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About 10 years ago, Brett Rounsaville found himself stranded in the pouring rain at a defunct train station outside Arkadelphia, Arkansas — an unforeseen consequence of a months-long, cross-country quest to check off 50 items on his bucket list. After two days of watching Amtrak trains barrel pass the sodden terminal, he came to a resolution: “I’ll (just) walk to Texas,” he recalled thinking.
Although he was spared the trek — a police officer picked him up after 10 miles, dropping him off at a nearby gas station from where he hitchhiked the rest of the way — Rounsaville is still driven by that same determination.
The Oakland resident’s latest journey? Helping save local businesses during the pandemic with an ambitious new initiative, Keep Oakland Alive (KOA).
The first pilot project of the newly formed public benefit corporation, Local Laboratory Corp., KOA operates “just like Amazon,” aggregating goods from dozens of local stores on its website. Users can peruse and order thousands of items — everything from organic skincare products by Urembo Asili, to delicious drinks from The Lemonade Bar, to swag designed by Oaklandish. Purchases are delivered for free to customers’ doorsteps in a single package.
It’s convenience mixed with the assurance that “your money is supporting businesses here instead of going to a compound in Seattle,” Rounsaville said. And that support is more important than ever, as more and more beloved Oakland shops—Independent Brewing Company, Wolfman Books, Dopo, Slicer—fall victim to the pandemic and popular thoroughfares such as Piedmont and Lakeshore Avenues increasingly feel like ghost towns.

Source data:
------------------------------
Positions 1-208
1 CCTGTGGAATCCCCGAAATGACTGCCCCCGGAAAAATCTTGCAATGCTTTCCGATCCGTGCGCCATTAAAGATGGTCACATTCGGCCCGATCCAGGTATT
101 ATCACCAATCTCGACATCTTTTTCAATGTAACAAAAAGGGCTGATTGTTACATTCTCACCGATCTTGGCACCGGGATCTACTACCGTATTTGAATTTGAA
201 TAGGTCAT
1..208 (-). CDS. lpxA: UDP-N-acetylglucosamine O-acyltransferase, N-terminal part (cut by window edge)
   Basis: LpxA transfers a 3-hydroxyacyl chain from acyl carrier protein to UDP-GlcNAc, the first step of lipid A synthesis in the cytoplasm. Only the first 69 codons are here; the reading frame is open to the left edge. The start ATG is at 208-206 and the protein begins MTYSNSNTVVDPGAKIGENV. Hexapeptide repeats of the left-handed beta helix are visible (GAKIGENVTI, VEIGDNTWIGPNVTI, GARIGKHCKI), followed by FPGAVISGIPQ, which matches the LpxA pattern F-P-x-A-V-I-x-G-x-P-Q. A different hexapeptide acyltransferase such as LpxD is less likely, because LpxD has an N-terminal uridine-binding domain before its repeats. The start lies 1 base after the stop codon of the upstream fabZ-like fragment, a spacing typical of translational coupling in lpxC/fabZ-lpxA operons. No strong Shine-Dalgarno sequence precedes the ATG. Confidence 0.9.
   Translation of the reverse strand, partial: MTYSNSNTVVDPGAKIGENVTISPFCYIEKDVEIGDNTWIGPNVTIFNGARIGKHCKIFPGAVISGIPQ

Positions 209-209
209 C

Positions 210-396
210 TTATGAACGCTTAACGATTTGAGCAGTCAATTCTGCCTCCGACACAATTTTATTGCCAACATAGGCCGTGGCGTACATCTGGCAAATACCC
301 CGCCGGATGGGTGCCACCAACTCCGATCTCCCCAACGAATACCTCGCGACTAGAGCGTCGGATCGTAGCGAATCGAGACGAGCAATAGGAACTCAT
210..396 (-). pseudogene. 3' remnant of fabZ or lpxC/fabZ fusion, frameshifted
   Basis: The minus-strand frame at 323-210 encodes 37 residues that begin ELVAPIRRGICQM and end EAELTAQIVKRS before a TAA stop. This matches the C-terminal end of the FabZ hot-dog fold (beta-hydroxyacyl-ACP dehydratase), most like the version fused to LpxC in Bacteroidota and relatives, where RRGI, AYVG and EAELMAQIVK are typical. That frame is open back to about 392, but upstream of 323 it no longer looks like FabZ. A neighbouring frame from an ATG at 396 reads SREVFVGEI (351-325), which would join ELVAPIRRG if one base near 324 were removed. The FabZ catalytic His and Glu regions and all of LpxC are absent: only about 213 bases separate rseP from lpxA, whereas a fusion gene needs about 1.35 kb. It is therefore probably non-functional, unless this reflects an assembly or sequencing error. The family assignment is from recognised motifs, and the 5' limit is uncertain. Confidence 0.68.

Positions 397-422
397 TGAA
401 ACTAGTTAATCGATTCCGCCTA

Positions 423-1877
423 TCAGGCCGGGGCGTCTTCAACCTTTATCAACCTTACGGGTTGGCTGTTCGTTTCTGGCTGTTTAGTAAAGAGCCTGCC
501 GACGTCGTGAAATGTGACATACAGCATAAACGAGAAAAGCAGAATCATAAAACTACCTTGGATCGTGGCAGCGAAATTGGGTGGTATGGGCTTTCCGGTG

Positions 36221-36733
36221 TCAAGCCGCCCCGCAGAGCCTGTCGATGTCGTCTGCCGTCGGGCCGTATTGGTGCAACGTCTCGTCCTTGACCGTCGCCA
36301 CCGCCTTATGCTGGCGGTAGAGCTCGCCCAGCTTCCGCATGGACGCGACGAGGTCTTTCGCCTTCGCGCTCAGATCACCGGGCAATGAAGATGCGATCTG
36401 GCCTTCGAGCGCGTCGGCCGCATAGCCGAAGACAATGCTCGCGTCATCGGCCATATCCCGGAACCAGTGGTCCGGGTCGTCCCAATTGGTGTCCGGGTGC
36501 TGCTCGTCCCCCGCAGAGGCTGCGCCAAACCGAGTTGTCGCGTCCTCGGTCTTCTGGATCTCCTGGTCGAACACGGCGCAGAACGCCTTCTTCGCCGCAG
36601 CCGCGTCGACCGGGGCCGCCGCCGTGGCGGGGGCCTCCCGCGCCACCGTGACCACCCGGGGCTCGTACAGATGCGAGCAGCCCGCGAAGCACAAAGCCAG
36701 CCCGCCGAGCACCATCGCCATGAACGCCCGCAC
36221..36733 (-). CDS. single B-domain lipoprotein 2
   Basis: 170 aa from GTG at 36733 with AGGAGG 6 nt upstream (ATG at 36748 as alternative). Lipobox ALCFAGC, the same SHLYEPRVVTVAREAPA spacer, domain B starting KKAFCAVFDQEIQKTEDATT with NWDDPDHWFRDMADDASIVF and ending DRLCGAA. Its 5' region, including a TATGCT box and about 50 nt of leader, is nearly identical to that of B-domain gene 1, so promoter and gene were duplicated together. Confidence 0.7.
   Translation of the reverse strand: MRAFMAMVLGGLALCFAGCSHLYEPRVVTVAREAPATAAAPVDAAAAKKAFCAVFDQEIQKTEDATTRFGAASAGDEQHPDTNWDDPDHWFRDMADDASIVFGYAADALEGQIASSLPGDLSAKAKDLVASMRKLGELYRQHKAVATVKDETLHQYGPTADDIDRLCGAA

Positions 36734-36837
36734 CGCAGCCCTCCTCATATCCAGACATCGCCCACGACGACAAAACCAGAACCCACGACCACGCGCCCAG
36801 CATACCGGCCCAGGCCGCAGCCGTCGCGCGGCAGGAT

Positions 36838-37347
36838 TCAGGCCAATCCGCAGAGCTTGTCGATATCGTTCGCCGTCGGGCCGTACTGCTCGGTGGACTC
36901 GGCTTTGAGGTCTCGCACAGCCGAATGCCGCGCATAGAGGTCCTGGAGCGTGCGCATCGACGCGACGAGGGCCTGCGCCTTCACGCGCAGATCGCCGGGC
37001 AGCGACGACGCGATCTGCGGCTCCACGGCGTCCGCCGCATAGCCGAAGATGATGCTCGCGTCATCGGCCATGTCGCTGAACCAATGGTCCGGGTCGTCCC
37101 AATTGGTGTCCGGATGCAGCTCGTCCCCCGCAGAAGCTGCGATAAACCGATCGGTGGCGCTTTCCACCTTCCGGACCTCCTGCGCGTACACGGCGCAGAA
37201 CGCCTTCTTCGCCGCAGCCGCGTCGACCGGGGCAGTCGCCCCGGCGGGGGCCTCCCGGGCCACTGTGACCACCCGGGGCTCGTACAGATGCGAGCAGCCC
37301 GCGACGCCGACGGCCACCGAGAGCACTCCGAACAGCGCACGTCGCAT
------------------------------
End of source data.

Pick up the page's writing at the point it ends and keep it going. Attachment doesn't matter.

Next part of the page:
Rounsaville has worked at a number of different startups in his career but is currently a stay-at-home father of two. Before moving to Oakland he lived for a time in Pleasanton and Los Angeles. “When I moved here a decade ago, I was instantly smitten,” he said of his adopted home. “It’s that vibrancy I fell in love with, and I want to support it.”
Much like his detour in Arkansas, Rousanville’s journey to starting KOA has been a circuitous one. It started with an impromptu trip to the local toy store, Adventure Toys, during the first week of lockdown to search for a birthday gift for his soon-to-be four-year-old daughter — only to find the store temporarily closed due to the pandemic.
No big deal, he thought. He went home and ordered some toys online from Amazon. Two days later, the shipment arrived — along with a heavy dose of regret.
“I felt like the biggest a—,” he said. “Retail shops were in full panic mode, and I was just making it worse.”
Determined to make amends, he started emailing and calling businesses near his home, listening to business owners’ concerns about the shutdown and brainstorming possible solutions. He came up with the idea of an online marketplace that could bring local stores together into a single, centralized website. At the same time, he connected with April Underwood, a Bay Area-based venture capitalist. The pair founded Local Laboratory soon after, and on Sept. 23, KOA went live.
At launch, the website counted 17 Oakland businesses with an inventory of more than 20,000 items. Since then, “we’ve added 30 other shops that will be going up in the next few weeks,” said Rounsaville. He hopes to expand the website to include other Bay Area cities, but for now, Oakland remains the focus.
KOA, which doesn’t charge a commission, markets the website through social media and email. Local business owners are grateful for the chance to be a part of Rounsaville’s self-described “impossible dream”— and the opportunity it gives them to keep their doors open.
“There are a couple of other places that do a (similar service), but they take a very steep commission. You don’t actually make any money from them,” said Erica Perez, co-owner of Oaktown Spice Shop. “Not only does (KOA) promote us to people, they’re also saying, ‘Shop here, they’re great, and we’ll bring it to your doorstep for free.’ It’s really a win-win. I’m just grateful that he reached out to us; we have a vibrant small-business community here, and a lot of people are going through tough times, so anything people can do right now is really, really appreciated.”
For his part, Rounsaville is just happy to be helping.
“I want to make them the heroes of the site,” he said of the local business owners. “They’re here first and foremost to serve other people. It’s been really fulfilling to get to know them and help out in some small way.”
Support local businesses by shopping at keepoaklandalive.com.